Madonna and the Bishop

OPINION: Brian Edwards on Auckland's Roman Catholic bishop view on Madonna.

I read in the New Zealand Herald that Auckland’s Roman Catholic bishop, Patrick Dunn, has “slammed” Madonna as being “highly offensive to Christianity.”

I know Patrick Dunn quite well and very much doubt that this gentle and rather charming man has ever “slammed” anyone. But one must take into account the tendency of tabloid publications like the Herald to sensationalise in the interests of commercial gain.

Here is what Bishop Dunn, as reported by the Herald, said: “There is no question in my mind that some of Madonna’s material is highly offensive to Christianity and will be found just as offensive to the majority of people of religious faith, as well as many cultural sensitivities.”

That, it seems to me, is quite simply a statement of fact. If you doubt it, check out the video of Madge’s Like a Prayer, in which sex and religious devotion combine to make a potently erotic statement.

 

Dunn was, in any event, simply agreeing with a Singaporean archbishop who had said that Madonna “denigrates and insults religions” and had gone on to urge Catholics not to attend her show.

In “slamming” Madonna, Bishop Dunn had “stopped short” of asking his flock not to see Madonna. But he did say: “In a multicultural and multi-faith society like New Zealand, it is imperative that entertainers not presume their own cultural perspective is that of the majority. Often it is not.”

That, it seems to me, is a classic example of the pot calling the kettle black. Bishop Dunn’s “cultural perspective” is certainly not mine and neither is it the cultural perspective of most New Zealanders. I hope it will not offend the bishop if I observe that, if the churches could attract (paying) congregations of the size attracted to a Madonna concert, the outlook for Christianity in New Zealand would be considerably brighter.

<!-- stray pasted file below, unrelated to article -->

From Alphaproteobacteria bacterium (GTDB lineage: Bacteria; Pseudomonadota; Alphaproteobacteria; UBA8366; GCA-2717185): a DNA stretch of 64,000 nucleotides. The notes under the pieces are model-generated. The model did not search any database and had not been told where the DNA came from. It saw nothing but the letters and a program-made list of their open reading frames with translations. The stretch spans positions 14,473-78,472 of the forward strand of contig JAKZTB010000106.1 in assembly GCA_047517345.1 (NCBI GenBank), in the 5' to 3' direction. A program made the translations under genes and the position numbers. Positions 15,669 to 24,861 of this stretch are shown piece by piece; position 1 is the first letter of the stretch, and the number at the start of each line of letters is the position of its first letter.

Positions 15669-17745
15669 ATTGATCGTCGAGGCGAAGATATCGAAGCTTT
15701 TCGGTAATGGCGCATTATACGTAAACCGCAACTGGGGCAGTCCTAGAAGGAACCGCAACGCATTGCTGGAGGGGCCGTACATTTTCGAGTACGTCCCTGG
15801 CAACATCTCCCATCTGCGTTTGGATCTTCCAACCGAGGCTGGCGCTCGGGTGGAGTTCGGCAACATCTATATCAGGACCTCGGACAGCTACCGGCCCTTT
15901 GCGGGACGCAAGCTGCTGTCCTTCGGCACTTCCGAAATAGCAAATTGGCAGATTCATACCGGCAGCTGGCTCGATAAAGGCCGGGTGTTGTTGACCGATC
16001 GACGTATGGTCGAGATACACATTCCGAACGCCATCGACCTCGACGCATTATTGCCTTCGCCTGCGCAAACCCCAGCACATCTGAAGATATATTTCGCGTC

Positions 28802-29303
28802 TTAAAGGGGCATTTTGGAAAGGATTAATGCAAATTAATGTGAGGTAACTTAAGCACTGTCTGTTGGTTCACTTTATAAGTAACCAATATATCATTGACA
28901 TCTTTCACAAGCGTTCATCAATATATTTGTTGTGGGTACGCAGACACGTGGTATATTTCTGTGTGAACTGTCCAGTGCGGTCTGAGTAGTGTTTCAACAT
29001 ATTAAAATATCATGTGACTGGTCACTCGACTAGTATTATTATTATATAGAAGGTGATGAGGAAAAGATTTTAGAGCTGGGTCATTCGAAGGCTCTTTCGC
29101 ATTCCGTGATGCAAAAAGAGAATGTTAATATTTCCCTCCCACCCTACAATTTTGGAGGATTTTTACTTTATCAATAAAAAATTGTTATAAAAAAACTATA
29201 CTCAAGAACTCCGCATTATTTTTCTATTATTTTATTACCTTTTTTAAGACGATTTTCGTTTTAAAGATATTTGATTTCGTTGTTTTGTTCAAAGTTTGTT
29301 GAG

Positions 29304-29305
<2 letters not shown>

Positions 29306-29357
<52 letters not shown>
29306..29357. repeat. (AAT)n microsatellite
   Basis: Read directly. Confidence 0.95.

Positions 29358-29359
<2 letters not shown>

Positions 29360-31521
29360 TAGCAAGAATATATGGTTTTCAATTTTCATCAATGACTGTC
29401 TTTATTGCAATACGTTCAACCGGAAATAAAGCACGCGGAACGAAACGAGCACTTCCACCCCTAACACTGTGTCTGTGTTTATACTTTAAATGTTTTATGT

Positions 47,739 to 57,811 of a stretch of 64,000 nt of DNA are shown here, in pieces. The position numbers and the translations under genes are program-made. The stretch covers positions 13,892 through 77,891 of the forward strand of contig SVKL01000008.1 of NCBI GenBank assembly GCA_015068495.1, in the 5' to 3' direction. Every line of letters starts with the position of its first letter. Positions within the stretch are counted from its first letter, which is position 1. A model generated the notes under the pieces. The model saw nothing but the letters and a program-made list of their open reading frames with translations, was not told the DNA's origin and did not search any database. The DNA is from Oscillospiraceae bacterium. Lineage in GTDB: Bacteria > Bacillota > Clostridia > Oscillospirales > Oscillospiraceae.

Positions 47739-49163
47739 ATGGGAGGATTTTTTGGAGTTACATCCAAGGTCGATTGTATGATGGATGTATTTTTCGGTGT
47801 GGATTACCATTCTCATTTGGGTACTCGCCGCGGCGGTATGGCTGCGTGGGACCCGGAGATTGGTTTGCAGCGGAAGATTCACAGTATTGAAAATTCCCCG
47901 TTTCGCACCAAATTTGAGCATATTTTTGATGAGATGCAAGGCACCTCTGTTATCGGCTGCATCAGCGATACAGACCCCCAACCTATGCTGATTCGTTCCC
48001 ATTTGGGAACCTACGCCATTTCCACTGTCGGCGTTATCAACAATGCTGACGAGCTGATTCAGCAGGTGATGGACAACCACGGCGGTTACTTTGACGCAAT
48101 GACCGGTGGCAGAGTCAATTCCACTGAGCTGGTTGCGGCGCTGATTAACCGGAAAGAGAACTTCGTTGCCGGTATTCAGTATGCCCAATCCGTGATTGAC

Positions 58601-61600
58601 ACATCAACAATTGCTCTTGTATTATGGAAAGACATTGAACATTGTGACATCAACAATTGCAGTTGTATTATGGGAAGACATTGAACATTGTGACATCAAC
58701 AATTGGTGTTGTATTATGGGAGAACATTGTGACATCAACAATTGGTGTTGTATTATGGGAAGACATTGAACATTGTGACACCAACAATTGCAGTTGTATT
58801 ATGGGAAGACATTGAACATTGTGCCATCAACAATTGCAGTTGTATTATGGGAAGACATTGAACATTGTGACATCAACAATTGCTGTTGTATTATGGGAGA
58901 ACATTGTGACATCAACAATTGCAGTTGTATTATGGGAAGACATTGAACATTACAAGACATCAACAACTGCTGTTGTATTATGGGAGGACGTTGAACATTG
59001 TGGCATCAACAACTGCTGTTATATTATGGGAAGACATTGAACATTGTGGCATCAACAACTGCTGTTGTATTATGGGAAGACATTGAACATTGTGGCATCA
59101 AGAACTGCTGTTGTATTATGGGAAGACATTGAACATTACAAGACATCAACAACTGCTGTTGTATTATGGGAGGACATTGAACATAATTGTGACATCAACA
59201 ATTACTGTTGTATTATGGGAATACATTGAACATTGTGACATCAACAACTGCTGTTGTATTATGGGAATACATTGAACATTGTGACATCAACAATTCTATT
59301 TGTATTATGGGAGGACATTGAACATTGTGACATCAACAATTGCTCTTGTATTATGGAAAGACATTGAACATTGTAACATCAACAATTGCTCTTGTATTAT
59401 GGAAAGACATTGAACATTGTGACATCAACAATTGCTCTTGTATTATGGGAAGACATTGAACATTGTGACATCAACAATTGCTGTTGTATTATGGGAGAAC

And then there is this: Celibacy makes the Catholic priesthood the most erotically charged and challenging of all vocations. That, if I am not mistaken, is at least one possible interpretation of Madonna’s Like a Prayer. Eros is indeed at the heart of much Christian devotion, nowhere more clearly expressed than in the practice of Holy Communion where worshippers consume “the body and blood” of Christ.

Finally, the Herald reports: “For her Auckland concert, Madonna’s stage will be a huge crucifix that will span the arena with a heart-shaped “Rebel Heart” logo at the end. The tour will feature a ‘holy water’ segment which will feature dancers dressed as bikini-clad nuns performing on cross-shaped stripper poles.”

If you can’t afford the ticket price for a Madonna concert, I suggest that you type “bikini-clad nuns” into Google. I’m reasonably sure that you won’t be disappointed.

Tasteful? No. Offensive to many people? Certainly. But, if you’re one of those people, stay away or, for that matter, camp outside the theatre with a protest sign. But do so because it offends your own cultural or religious sensitivities and not because some authority figure has said that Madonna “denigrates and insults religions.”

After all, in the age of ISIS there is, as there has always been, considerable justification for denigrating and insulting religions. Once you bring the will of a divine being into the equation, nothing is so inhumane or outrageous that it cannot be defended. By comparison “bikini-clad nuns on cross-shaped stripper poles” seem fairly tame, quite good fun and, you might even say, life-affirming.

Media trainer and commentator Dr Edwards posts at Brian Edwards Media.

Tune into NBR Radio’s Sunday Business with Andrew Patterson, launching this Sunday morning, for analysis and feature-length interviews.

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